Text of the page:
Personal Growth

How to Scrapbook Your Goals

Get your goals out of your head and on paper

Sierra J. McKissick
4 min readApr 1, 2023


Scrapbooking started as an activity for the new year and quickly became a therapeutic practice for me. Although I struggle to stay interested in things like puzzles or coloring when processing ideas or my emotions, I can wait focused on scrapbooking. It is the excitement of controlling and creating a page from scratch rather than forcing my brain to follow a predesigned pathway. When I am scrapbooking, I am in the driver's seat, and I have the power to design whatever I feel in the moment or focus on a specific topic, like my goals.

If you are familiar with my work and brands (like McKissick Health and One Choice Magazine), you know metacognition is my jam. I make it obvious that I geek out over anything rooted in cognitive behavioral therapy and critical thinking. Thinking about thinking is a lifestyle practice for me, including regularly setting goals.

Metacognition cycle visual made by John Spencer

Goal setting is taking active steps to achieve your desired outcome. It falls under the ‘plan the approach’ section in the metacognition cycle and prepares you for taking action. Engaging in scrapbooking is a great way to connect the practical and creative parts of your thinking to develop innovative solutions. Developing creative solutions while planning your goals can look like you set a goal to compete in an Olympic race walk––it is a real thing. To achieve this goal, you could take a creative approach like becoming a dog walker rather than adding ten thousand steps to your exercise routine.

When you create your scrapbook, you can add pictures of dogs and someone winning an award. Seeing this will motivate you to reach your goal more than writing ‘run a marathon’ on paper. Scrapbooking your goals allows you to make planning your life a full-body experience.

Here are a few answers to some of the questions you might consider.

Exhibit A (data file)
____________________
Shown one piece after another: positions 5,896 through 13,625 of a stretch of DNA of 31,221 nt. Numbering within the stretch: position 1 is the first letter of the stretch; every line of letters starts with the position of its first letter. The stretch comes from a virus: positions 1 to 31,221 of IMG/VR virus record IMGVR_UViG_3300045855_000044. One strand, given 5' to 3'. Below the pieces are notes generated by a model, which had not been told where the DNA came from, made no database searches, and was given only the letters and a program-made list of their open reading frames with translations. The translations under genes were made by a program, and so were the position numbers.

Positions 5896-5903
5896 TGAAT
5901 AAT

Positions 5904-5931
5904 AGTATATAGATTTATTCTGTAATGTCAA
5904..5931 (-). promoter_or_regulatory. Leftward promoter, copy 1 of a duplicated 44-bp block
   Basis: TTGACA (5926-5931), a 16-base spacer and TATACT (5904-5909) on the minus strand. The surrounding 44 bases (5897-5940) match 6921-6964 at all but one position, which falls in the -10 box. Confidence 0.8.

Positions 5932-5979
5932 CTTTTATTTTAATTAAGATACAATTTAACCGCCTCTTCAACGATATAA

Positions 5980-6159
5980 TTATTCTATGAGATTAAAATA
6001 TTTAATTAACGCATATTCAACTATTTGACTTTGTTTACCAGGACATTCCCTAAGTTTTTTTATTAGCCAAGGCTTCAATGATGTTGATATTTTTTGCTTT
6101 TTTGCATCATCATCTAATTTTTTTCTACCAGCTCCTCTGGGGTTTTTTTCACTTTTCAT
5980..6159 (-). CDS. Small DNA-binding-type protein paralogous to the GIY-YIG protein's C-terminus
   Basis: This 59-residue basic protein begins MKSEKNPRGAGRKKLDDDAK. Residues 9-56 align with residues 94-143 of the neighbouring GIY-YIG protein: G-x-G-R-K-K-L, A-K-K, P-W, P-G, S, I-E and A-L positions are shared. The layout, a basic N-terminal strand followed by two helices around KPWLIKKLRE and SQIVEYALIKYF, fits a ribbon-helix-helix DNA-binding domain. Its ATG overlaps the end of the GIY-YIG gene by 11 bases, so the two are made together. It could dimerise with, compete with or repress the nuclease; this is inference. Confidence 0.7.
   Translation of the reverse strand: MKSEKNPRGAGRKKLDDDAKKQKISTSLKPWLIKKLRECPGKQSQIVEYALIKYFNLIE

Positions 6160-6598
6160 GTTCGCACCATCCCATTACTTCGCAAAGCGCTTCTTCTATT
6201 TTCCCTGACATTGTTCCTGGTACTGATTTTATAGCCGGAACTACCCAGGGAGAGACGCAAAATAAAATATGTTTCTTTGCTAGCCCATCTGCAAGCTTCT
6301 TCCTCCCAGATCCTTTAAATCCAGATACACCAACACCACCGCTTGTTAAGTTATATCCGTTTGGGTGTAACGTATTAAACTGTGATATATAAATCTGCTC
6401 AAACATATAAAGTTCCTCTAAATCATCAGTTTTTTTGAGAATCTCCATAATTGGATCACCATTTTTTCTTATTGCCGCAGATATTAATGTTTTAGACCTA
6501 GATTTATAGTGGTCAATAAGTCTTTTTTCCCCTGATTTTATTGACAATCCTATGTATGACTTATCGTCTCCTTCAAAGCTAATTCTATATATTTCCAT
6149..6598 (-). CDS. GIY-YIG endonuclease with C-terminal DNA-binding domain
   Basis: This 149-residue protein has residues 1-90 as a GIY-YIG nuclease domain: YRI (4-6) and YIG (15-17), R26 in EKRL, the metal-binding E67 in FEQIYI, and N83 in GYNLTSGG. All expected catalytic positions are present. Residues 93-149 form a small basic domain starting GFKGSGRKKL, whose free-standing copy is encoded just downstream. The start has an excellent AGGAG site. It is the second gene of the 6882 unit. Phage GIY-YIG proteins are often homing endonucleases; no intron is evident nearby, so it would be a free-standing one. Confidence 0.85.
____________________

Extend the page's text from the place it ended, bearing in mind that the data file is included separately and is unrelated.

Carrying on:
How do I get started?

In the YouTube video “How to Scrapbook,” I tell you two things you must have to start the scrapbook life. That’s a book or poster to paste things on and magazines or newsletters to find clippings to paste. Get more beginner tips in the video.

What should I include?

I typically go with whatever vibe I am feeling at the time. So, if I grab a home and cooking magazine, I will channel my creative energy to focus on scrapbooking things in that category. I will occasionally do multiple pages and themes simultaneously and flip back and forth through them. There is no wrong way to start. Just grab a magazine and start cutting.

How do I pick a theme?

A theme is a descriptive way of saying what each page is about. So, if you give the first page of your scrapbook the theme “rebirth,” you’re probably including clippings that have to do with being born, a makeover, or a new beginning. In the “How to Scrapbook” video, I share pages created to symbolize motherhood, marriage, my journey of self-love, and more.

How does this help me understand my goals?

The truth is it might not. I find it helpful because I am a visual learner, and seeing images that remind me of what I want out of life is helpful and triggers my brain to think strategically about achieving my goals. For you, it may work differently. Perhaps you need to leave a blank page between pages so you can write about your clippings. That is a helpful strategy for remembering why the goals you’ve creatively featured are important. I usually write my well-thought-out reasons in my journal. So when I am scrapbooking, it is strictly for the visual effect.

How is this therapeutic?

Creative expression is a great way to explore mental and emotional processing. You can do many exercises to acknowledge and release your feelings, pursue healing, or cut loose. Here is a populated list of other activities you can try.

Here is a video showing my scrapbook and how I plan my personal and professional goals.

Let me know if you found the video and blog posts helpful by pressing like or sharing them on your social media. Also, tell me some things you do that are therapeutic or help you set positive goals.

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Sierra J. McKissick

I’m a writer and educator. I write about behavioral and spiritual health choices and inclusive creative strategies. @iamsierrajecre